Tag Archives: Planning

What happened to Moodyville?


Comment from Voices: We drove along East 3rd last week from Lonsdale to try to get a sense of what is happening in Moodyville.  This has been touted as a Master Planned Community – pre-zoned to support a compact, accessible, resilient, adaptable, healthy, diverse, age-friendly community.  We’d seen lots of real estate ads, stating ‘starting from $1.3Million’!  A resident stepped up to speak at public input at the City Council meeting last night.  Her script and video link follow.  Quoting “If you haven’t seen what is happening there…..you should”.

Cathy Lewis (resident):

I attended the Developer Info session for the first phases of an over 8 acre site in Moodyville, being built by one developer.

If you haven’t seen what is happening there…..you should.

Because this area is “pre”zoned these developments will not be coming to council.  

This phase on E 2nd proposes 108- 3 bedroom stacked townhomes and duplexes with 194 parking stalls.

The building design is like most other developments all along East 3rd St.  Nothing very innovative.

They advertise this as a “planned” community, but there really is no “community” being planned here.

Amenities are: the “living lane” which is just a curvey, landscaped driveway, where all vehicles need to travel to access the underground parking, as well as some outdoor benches and green pathways throughout the complex.

It may be true that a community is made by the people who live there not the buildings, however this design does not encourage that.

There is no public space for meetings or social functions.

Presumably these units will appeal to families with children. However the design does not address children at all. Where will they play, where is the daycare, school or recreation?

More vehicle trips per day to plug up the roads. The closest shopping is a car trip away if you are buying for a family.

At around $1000 a square foot these will probably only be affordable to well off, double income families. Where’s the diversity? Where are the renters?

If this is an indication of what we can expect for the rest of the 8 ½ acre site. It’s a terrible shame.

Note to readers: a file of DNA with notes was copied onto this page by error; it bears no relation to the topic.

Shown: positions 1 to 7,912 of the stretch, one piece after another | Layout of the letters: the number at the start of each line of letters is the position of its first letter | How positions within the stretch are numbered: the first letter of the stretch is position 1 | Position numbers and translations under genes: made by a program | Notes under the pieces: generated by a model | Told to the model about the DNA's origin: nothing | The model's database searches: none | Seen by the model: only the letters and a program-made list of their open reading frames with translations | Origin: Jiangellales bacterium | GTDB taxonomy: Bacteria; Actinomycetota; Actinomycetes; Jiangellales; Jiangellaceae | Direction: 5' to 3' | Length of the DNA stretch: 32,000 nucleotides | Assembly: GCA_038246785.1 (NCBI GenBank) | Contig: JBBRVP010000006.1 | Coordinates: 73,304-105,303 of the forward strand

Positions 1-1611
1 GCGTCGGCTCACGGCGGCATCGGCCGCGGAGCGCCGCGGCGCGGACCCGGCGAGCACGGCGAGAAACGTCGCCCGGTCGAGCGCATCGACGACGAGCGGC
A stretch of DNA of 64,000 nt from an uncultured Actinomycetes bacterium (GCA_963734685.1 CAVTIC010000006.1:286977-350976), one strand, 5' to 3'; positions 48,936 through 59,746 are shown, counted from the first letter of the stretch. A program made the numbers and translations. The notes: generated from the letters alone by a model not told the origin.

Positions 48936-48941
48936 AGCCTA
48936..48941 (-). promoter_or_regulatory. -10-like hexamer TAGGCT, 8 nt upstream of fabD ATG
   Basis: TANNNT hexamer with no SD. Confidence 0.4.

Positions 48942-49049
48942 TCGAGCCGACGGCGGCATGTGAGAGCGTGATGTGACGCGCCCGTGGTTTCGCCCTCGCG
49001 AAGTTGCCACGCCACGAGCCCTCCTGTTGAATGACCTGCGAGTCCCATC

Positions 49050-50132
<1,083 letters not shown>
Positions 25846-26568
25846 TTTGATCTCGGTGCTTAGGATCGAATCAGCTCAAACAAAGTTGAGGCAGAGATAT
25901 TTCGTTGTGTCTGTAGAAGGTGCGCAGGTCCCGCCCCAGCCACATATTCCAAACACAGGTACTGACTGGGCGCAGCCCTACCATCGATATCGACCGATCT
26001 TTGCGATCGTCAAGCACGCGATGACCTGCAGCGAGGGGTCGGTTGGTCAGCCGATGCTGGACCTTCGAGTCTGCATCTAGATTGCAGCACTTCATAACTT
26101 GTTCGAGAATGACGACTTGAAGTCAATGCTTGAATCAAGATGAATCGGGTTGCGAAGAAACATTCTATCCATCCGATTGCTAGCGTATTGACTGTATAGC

A lot of people will be living here, there’s no planning for the ripple out effects this mega project will have to the adjacent neighbourhoods or the whole city.

This is irresponsible development.

What happened to Moodyville?……… It’s now in the hands of the developers and who cares.

We’ve failed her again……. North shore’s historic community deserves better.

Watch video here:  (2 minutes)  https://youtu.be/GnbmXwwjpYI




What Goes Up …

Comment from Voices:  We heartily agree with this sentence in the following article from The North Shore News today:  “What Goes Up …”,  ‘We also need our municipal governments to keep a closer eye on developers who walk in the front door preaching affordability and walk out the back door hawking luxury living.’  

We have calculated that over 7,000 new units have been added to the City of North Van since 2011 – and if you are searching for a new condo, or a rental – you will likely not find one to purchase under $500,000 and a rental under $1800.  That would be for 500 sq.ft.

From: http://www.nsnews.com/opinion/editorial/editorial-what-goes-up-1.23101123

Sasquatch, the Loch Ness Monster and the relationship between housing supply and affordability. It’s an unlikely trio that belongs to the realm of the mythical – at least, that’s the contention of a Kwantlen Polytechnic University professor who crunched 15 years of housing numbers and concluded Metro Vancouver has produced more than enough supply to meet demand. For every 100 new households, Metro Vancouver has built 119 new housing units, John Rose contends.